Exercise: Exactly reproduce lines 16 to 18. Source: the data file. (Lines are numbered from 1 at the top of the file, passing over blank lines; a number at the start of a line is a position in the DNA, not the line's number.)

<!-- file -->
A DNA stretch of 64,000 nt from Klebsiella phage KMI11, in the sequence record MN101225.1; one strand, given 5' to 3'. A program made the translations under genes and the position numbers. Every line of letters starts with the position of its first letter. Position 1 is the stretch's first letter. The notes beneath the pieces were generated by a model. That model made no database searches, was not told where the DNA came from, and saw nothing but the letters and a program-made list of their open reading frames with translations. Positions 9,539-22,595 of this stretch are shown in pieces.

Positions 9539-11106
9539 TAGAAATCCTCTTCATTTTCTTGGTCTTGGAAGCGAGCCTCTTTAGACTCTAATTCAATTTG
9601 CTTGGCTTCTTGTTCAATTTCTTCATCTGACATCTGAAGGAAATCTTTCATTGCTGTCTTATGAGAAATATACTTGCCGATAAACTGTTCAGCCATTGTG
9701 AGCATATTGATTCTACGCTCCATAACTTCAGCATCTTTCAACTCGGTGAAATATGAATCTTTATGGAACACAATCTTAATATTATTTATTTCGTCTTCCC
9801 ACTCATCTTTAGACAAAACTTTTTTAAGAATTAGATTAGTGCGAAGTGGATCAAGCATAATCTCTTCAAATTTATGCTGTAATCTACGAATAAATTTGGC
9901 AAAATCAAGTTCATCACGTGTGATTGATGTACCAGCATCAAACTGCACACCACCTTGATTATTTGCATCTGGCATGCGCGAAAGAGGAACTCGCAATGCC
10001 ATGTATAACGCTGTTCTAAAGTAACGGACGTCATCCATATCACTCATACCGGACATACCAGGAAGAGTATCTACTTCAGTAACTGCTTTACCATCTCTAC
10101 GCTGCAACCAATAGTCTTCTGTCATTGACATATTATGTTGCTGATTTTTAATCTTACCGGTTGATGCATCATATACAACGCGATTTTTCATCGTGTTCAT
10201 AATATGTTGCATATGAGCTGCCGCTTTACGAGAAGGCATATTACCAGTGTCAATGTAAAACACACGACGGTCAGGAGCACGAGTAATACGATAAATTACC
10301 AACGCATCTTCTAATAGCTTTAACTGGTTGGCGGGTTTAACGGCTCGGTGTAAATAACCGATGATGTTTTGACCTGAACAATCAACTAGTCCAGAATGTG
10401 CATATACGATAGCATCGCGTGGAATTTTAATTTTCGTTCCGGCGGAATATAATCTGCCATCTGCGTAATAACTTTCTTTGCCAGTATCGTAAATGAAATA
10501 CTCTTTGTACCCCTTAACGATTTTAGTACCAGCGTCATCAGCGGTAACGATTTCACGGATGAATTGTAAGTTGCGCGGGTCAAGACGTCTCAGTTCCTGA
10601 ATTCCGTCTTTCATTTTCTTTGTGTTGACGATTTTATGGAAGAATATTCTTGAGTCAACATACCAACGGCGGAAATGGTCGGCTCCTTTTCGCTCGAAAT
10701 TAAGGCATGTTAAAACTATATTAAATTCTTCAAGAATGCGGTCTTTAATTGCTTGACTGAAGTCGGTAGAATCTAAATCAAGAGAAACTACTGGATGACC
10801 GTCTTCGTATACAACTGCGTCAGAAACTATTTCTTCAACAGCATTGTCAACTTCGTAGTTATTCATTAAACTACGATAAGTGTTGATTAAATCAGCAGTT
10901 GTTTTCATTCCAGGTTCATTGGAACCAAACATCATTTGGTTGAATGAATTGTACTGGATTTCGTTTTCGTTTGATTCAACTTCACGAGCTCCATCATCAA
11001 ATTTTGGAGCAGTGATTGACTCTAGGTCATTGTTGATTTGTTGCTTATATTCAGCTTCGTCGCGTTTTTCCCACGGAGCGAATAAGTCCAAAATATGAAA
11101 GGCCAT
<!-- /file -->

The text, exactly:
10801 GTCTTCGTATACAACTGCGTCAGAAACTATTTCTTCAACAGCATTGTCAACTTCGTAGTTATTCATTAAACTACGATAAGTGTTGATTAAATCAGCAGTT
10901 GTTTTCATTCCAGGTTCATTGGAACCAAACATCATTTGGTTGAATGAATTGTACTGGATTTCGTTTTCGTTTGATTCAACTTCACGAGCTCCATCATCAA
11001 ATTTTGGAGCAGTGATTGACTCTAGGTCATTGTTGATTTGTTGCTTATATTCAGCTTCGTCGCGTTTTTCCCACGGAGCGAATAAGTCCAAAATATGAAA